From Croutons to Contretemps: An Interview with Ayako Takahashi

Ayako's Head shot

*By Erica Furgiuele

Ayako Takahashi is one of Urbanity’s newest company dancers. She’s rejoining the company after taking time off to dance in Israel. Ayako started dancing when she was 23, and her hard work has led her to Boston and to Urbanity. 

Me: How did you know you needed to dance?

AT: I grew up watching a lot of videos of dancers. I always wanted to be one, but my environment wasn’t conducive to it. I went all over Japan and looked for a studio that would take me. But no one would, because I was too old to have never taken lessons. Eventually I found Peridance in New York, and they gave me a scholarship. The audition went horribly, but I was too excited to notice. The teacher would call out “Contretemps!” and I had no idea what she meant. I thought she was saying “crouton” so I danced like a crouton. I had to put my foot on a chair because I couldn’t put my foot on the barre. The next day, the teacher told me I should just give up. I asked her to give me six months and if she didn’t see me improve, she could take me out of the program. In those six months, I didn’t have time to feel sorry for myself. I was dong tendus on the subway while reading my ballet terminology dictionary. I was incredibly focused. In the end, they didn’t let me into the performance corps, but they let me stay in the program.

Me: So you went from no formal training to working with a premiere contemporary dance company? That’s an incredible journey.

AT: When I first started dancing, I was so happy to be doing it I didn’t even know it should be hard. Now I struggle more, because I know what I’m doing wrong. A few years into my training, I started teaching adult beginner class and saw people who reminded me of how I used to be. They didn’t know any terminology–they were just busy having fun, and I realized how much I had lost that sense of joy since focusing on my technique alone. Dance is how we live, how we are. If your motivation isn’t in the right place, you will never move anyone with your art. It’s impossible to pretend. If you’re only in it for success and fame, then you look so ugly onstage.

Me: You’re licensed in Dance Movement Therapy. What is it like?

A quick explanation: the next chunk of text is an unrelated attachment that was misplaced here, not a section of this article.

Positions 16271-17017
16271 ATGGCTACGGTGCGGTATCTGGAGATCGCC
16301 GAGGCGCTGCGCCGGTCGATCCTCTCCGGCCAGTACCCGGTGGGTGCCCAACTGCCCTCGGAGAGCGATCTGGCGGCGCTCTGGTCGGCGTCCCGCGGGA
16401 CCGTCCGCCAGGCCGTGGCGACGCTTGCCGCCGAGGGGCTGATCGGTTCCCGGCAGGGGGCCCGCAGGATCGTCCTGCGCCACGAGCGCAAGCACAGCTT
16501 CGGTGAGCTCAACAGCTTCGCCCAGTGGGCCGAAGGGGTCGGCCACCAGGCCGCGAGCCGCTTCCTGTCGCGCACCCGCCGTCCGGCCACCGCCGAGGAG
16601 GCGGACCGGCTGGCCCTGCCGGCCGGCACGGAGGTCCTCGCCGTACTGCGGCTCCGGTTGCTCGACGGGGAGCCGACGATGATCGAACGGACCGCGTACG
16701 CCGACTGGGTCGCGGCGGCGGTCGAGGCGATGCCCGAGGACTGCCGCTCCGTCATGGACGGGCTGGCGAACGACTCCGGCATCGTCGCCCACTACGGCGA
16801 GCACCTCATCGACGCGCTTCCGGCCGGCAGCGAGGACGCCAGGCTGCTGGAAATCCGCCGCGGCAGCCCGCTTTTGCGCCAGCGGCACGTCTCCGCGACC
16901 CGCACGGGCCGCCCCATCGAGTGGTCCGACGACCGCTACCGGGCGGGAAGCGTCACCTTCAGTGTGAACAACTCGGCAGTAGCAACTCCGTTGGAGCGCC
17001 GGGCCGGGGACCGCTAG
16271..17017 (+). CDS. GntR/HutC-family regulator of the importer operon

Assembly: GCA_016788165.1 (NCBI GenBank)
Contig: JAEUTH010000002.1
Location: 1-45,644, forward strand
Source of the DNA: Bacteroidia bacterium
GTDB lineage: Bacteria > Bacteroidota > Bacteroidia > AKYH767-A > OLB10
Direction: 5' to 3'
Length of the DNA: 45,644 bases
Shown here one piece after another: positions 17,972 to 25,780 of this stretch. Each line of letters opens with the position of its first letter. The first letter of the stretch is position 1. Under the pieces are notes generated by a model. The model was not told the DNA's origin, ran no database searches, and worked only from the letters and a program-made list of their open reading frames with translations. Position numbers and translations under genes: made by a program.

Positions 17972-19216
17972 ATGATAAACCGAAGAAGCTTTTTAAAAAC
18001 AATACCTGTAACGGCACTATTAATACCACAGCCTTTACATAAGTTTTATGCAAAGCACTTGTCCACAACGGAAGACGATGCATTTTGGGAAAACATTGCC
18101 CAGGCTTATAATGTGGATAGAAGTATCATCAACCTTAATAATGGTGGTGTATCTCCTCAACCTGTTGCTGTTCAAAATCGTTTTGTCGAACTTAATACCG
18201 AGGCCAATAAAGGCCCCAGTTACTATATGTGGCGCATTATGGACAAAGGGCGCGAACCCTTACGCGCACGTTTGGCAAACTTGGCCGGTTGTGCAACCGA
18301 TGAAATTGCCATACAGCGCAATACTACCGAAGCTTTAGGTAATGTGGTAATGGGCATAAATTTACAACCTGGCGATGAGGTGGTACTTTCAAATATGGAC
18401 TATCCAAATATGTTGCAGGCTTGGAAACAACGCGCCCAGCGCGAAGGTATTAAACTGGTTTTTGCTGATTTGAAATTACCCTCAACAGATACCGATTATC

AT: When you talk about dance, people say, “Oh, I can’t dance.” But everyone dances when they communicate—body language is a form of dance. People say dance is a language with no barriers. The main thing that I love about dance is connecting people through movement. You would think that people just dance and feel better. But it’s about finding where they hold their tension and helping them release it, using my body language and movements to show them the way.

Me: How did you find Urbanity?

AT: I found Urbanity when I moved to Boston to pursue my degree in dance therapy. I still remember the audition where I met Betsi. I was so nervous. She put me in Underground to start off. Betsi and Urbanity changed my life.  I used to be embarrassed of the fact that I started dancing so late before, but now I’m proud that I started dancing when I was 23, because it’s inspiring to others.

Me: How did you find your choreographic style?

AT: Betsi was the one who said to me, “I think you should choreograph.” I had no idea where to start, but she had faith in me and kept pushing me to try it. It came more naturally to me than I thought. I think it’s because I view dance through a therapeutic lens. As humans, we put on different masks when we’re with different people; the way we move is part of who we are. When choreographing, I was inspired by the dancers’ personalities and how it informed their interactions. That was my jumping-off point. A lot of people say “Oh, [that style] is so you!” but I don’t think my way of choreographing is that unique. Being a choreographer allows me to travel to other countries, and so I get to see many different styles of dance. In Iceland, I saw a piece where they poked cow tongues for 13 minutes, then cut them up and served it to the audience at the end. It was confusing but really fascinating.

Me: Why did you take time off to go to Israel?

AT: I wanted a different experience, a real challenge. I wanted to feel like I was at the bottom of the heap. And that helped me grow a lot. In Israel, the focus of the movement is different: they tell you to imagine your bones and how they’re working to support you. In the U.S., it’s much more about the articulation of muscles and your physical strength.

Me: What is the Japanese dance scene like?

AT: There are a lot of ballet companies and commercial dance. People ask me when I’m going to dance in a music video with Madonna. Buto, or contemporary Japanese dance, is actually more popular in Europe. Japanese ballet is derivative of the Russian ballet school-you have to start when you’re three or no dice. The educational system is much stricter in Japan and you’re told what to do. I want to bring what I have experienced here in the U.S. to Japan—the concept that everyone can dance, and that dance is more than just ballet. To me, dance is like writing a love letter to the world.

Searching for Light: A Conversation with Meg Anderson

*by Erica Furgiuele

Meg Anderson, who is playing Anna in our upcoming performance of Seven Deadly Sins at Emmanuel Church, was able to take a break from her busy days teaching, choreographing, and performing to answer some questions about the rehearsal process. Be sure and get tickets here.

Me: How is this performance a unique experience for you personally?

Meg: This performance is really unique for me because I have a singer counterpart. While we work with live musicians a lot, I have never had a singer who is solely my counterpart. It has been really interesting to create this world with her, and I am excited to feed off of her energy in performance.